Future outlook: Alford simply isn’t athletic enough to be considered NBA material, despite his accomplished record as a shooter. Perhaps he has a chance to play overseas, but it’s difficult to picture him making a roster in a high-level league. His older brother Kory has already gone the coaching route as UCLA’s video coordinator. Alford hasn’t shed much light on his future or his desire to try and play or coach professionally.

  • bruinncaa

    I think that’s a pretty fair assessment. Bryce-haters are going to hate, but I think the kid did about everything he could for the team … he played hard, played where he was asked to play, and was by all/most accounts a very good teammate. Sure he made some bad BB decisions in games along the way, but his often clutch shooting more than made up for those IMO. A good and true Bruin who I hope will be remembered in a positive light in future years. Using the same grading criteria, I wonder how some of the other notable UCLA shooting guards of the last 40 years with average-to-below-averge defensive skills would rate? Brad Holland, Toby Bailey, Jason Kapono and Michael Roll come to mind.

    • 88 Straight

      I’d take any of those four ahead of Bryce Alford, with the possible exception of Michael Roll. However, Roll played better defense and FAR less minutes than Bryce. He was not the focal point of the team as Bryce was for his Sophomore and Junior seasons. Kapono was a poor defender that played for several years in the NBA. Bailey? Not even a close call. Brad Holland….all day long over Bryce.

      • Paul

        Bailey was multi-dimensional on offense (could shoot and drive/finish at the rim) and played good D.

      • bruinncaa

        I don’t think that I disagree … I wasn’t suggesting that Bryce was necessarily ‘better’ than any of those mentioned … just pondering how much higher those guys might be graded. Much as I liked them, I recall Roll and Kapono constantly getting beat off the edge by much quicker attackers much like BA. Toby was certainly the most multitalented of this group. Brad was the 1st SG that I watched at UCLA … with no shot clock and no 3-pt line, it’s a little harder to directly compare his game to some of the others, but he was a special player and one of my early favorites! Factoid: Did you know that Michael Roll became a naturalized citizen of Tunisia in 2015 and was on their national BB team?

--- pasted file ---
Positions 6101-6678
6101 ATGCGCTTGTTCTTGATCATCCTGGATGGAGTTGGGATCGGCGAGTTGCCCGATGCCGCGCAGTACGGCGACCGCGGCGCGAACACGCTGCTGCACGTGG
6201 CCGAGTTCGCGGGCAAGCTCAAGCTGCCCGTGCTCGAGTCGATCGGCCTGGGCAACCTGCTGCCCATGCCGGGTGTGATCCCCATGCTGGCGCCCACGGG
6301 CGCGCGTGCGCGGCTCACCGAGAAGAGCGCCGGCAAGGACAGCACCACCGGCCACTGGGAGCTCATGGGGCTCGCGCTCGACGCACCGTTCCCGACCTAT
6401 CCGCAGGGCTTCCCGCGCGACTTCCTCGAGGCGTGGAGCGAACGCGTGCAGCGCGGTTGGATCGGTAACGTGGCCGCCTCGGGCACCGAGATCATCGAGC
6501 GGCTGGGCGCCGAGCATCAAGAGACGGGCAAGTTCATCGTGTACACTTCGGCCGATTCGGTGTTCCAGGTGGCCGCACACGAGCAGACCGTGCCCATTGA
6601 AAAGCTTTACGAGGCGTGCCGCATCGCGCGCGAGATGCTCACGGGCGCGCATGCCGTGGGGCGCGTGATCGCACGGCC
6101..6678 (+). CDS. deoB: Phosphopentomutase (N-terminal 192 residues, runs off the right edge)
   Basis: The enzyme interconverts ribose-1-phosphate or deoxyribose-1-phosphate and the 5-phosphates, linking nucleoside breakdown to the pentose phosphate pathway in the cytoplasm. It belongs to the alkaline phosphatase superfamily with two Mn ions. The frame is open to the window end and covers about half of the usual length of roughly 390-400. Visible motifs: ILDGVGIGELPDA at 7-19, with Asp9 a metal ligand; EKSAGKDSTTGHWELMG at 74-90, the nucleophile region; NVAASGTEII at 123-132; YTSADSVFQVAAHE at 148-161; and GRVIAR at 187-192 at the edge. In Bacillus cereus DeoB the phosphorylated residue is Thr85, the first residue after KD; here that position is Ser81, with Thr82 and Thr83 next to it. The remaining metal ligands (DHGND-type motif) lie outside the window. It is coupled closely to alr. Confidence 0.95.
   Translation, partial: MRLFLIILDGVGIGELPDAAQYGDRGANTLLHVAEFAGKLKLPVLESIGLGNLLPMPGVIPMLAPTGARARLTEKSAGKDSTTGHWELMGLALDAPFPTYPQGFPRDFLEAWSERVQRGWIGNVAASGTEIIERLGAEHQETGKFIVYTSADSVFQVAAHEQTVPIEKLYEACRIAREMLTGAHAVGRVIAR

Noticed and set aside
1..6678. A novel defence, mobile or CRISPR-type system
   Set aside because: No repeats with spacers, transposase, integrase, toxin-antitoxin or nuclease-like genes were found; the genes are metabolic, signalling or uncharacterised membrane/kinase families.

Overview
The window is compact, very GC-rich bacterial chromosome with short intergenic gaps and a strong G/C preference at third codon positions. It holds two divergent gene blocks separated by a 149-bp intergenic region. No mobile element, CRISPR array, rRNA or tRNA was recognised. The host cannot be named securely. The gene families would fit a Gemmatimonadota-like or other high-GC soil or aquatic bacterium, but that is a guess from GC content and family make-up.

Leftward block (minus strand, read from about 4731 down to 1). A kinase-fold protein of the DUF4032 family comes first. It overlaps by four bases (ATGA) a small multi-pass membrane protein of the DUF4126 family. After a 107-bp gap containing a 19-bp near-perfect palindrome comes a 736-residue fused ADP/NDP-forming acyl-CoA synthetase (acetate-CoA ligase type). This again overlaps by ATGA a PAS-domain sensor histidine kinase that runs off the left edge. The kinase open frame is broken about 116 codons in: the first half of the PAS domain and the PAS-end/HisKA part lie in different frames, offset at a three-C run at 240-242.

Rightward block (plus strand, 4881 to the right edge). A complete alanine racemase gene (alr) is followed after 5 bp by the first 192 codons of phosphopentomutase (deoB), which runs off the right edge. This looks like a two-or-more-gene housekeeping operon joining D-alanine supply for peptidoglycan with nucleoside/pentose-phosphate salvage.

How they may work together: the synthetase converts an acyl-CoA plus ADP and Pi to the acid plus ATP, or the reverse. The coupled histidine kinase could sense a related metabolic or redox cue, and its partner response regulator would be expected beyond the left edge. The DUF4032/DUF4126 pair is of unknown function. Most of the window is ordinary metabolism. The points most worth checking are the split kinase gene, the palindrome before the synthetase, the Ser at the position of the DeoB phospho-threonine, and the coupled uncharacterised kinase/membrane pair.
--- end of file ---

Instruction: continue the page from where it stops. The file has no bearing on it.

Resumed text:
• 88 Straight

          One point missing is that Bryce played PG and not SG for most of his career. That is where much of the antipathy came from, which was a big mistake on the part of his father.

          I think I do remember that about Roll. Kapono was merely a roll player as a spot up 3 point shooter in the NBA. He definitely was not a defender.

      • gotroy22

        Brad Holland wasn’t a gunner in college. Good team player.

  • Paul

    Agree with general comments, but think a grade of B+ is a bit generous. Bryce’s offensive improvement resulted from Lonzo as much as anything. Moreover, any one-dimensional player (spot-up shooter in Bryce’s case) should max out at B/B-

    • jameskatt

      You could also blame Bryce’s poor shooting games – such as this past March – on Lonzo. Lonzo was slacking off as his head was on the NBA, not UCLA. UCLA’s offense was terrible the whole month because of Lonzo’s mediocre play.

      • Paul

        If you’re saying that the team’s fortunes rested squarely on the shoulders of Lonzo Ball, I agree.